In the aftermath of the 1997/1998 crisis, Asian economies have built up large holdings of international reserves. Although initially encouraged to do so by the IMF, more recently they have been criticised for maintaining undervalued currencies, running large current account balance of payments surpluses and accumulating excessive reserves, policies that have been blamed in part for causing global economic imbalances. This paper examines two related issues. The first is the role of closer international macroeconomic policy co-ordination in rectifying the imbalances and the institutional mechanisms through which this may be achieved. The second is the alternative ways in which the liquidity needs of Asian economies may be met without them having to acquire large reserve holdings. There may be an inconsistency in opposing reserve accumulation in Asia and at the same time blocking reform that would provide additional security against subsequent economic and financial crises.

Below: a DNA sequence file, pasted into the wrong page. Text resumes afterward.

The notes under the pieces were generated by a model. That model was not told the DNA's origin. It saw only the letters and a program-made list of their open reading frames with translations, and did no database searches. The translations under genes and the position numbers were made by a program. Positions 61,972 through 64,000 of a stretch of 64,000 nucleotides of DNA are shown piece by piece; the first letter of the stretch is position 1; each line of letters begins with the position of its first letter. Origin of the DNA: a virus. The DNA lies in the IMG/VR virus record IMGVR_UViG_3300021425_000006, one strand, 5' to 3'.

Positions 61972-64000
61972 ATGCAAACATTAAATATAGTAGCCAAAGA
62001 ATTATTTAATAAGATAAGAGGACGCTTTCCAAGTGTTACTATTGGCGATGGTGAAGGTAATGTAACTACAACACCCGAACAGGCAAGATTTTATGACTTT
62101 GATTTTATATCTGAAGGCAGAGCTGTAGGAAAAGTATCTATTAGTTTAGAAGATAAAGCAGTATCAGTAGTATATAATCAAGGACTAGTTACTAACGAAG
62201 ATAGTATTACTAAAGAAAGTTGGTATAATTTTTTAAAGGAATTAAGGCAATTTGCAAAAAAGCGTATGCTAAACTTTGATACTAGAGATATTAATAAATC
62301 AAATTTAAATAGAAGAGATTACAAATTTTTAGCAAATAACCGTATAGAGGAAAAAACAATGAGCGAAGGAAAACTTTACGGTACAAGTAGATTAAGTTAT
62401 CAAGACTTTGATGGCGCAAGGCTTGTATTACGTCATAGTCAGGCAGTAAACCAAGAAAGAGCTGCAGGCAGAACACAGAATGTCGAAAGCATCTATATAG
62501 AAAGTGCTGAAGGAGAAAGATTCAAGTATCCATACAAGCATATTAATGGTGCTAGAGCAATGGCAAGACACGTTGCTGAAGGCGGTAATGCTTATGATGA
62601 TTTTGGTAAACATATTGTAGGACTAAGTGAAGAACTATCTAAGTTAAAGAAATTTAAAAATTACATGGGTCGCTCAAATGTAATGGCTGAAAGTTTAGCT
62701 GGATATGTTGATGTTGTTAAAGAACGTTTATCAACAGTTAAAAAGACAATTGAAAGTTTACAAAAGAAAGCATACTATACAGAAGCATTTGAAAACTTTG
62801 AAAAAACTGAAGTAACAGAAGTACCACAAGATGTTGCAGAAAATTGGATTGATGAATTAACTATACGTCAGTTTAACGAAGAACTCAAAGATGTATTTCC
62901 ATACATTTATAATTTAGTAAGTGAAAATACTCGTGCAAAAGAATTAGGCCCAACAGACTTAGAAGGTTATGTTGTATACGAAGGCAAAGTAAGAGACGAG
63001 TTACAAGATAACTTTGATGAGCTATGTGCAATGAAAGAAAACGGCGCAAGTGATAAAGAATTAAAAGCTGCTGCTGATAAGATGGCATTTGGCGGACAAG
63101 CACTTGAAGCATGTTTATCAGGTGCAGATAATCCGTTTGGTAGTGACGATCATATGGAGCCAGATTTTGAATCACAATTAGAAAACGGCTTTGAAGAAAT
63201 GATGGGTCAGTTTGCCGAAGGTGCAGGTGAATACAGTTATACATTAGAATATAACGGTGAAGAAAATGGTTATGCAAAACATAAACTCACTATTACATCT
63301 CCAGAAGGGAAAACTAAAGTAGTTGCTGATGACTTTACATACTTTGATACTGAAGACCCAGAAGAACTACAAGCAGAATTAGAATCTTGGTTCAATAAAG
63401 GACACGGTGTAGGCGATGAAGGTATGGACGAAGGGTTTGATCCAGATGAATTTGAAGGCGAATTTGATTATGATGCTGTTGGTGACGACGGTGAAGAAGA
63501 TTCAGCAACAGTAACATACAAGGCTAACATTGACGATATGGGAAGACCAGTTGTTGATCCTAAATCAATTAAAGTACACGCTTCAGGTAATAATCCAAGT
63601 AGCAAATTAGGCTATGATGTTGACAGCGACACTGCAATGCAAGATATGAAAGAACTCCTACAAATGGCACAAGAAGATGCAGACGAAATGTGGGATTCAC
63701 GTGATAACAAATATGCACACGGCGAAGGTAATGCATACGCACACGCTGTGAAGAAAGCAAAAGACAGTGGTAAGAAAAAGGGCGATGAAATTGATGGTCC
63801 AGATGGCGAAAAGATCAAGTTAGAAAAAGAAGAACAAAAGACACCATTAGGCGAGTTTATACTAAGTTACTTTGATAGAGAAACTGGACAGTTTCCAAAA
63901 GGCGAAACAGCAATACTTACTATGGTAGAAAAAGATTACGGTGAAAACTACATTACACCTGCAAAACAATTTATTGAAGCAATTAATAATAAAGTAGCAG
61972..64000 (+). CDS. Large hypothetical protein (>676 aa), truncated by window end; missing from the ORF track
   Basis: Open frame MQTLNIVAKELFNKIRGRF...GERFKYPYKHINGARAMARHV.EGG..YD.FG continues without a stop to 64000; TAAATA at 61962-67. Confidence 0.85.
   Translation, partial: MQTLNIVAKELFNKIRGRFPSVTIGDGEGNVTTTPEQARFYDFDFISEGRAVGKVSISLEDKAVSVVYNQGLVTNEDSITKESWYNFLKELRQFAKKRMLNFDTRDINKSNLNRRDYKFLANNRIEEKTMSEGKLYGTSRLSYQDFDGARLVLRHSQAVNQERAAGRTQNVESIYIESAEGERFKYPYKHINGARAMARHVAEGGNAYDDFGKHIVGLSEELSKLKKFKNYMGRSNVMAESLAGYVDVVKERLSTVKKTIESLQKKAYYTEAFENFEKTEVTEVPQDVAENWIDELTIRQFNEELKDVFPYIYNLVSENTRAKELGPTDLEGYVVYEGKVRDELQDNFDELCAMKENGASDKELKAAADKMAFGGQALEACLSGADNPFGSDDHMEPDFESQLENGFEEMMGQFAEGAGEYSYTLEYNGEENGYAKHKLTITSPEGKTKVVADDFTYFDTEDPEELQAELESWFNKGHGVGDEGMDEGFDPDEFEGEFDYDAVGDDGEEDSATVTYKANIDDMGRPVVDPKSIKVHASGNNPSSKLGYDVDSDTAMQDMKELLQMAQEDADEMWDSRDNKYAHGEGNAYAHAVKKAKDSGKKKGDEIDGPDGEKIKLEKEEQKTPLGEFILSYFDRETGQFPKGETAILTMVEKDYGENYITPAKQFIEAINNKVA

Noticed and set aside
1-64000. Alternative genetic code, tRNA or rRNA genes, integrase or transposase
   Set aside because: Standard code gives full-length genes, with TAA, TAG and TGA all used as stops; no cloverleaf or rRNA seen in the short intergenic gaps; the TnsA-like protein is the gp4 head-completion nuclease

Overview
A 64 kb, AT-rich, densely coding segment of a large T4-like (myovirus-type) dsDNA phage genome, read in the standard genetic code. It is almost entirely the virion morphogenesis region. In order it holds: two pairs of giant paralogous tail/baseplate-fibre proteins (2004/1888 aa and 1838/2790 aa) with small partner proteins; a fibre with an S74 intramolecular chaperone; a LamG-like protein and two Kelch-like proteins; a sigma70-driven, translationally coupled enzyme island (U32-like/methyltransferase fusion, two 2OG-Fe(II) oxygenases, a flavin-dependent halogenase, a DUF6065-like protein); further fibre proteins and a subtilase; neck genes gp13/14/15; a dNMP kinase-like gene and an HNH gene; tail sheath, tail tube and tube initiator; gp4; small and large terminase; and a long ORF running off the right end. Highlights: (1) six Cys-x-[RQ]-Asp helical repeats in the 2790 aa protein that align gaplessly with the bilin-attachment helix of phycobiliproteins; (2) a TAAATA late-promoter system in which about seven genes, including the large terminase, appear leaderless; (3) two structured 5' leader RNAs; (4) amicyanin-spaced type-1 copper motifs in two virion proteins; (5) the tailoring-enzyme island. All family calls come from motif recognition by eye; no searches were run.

This paper uses the simple geometry of the classic, open-economy trilemma to introduce a new gauge of the stability of international macroeconomic ar- rangements. The new stability gauge reflects the simultaneity of a country’s choices of exchange rate fixity, financial openness, and monetary sovereignty. So, the new gauge is bounded and correspondingly non-Gaussian. We use the new stability gauge in nonlinear panel estimates to examine the post- Bretton Woods period, and we find that trilemma policy stability is linked to official holdings of foreign exchange reserves in low income countries. We also find that the combination of fixed exchange rates and financial market openness is the most stable arrangement within the trilemma; and middle-income countries have less stable trilemma arrangements than either low or high-income countries. The paper also characterizes international macroeconomic arrangements in terms of their semblance to definitive pol- icy archetypes; and, it uses the trilemma constraint to provide a new gauge of monetary sovereignty.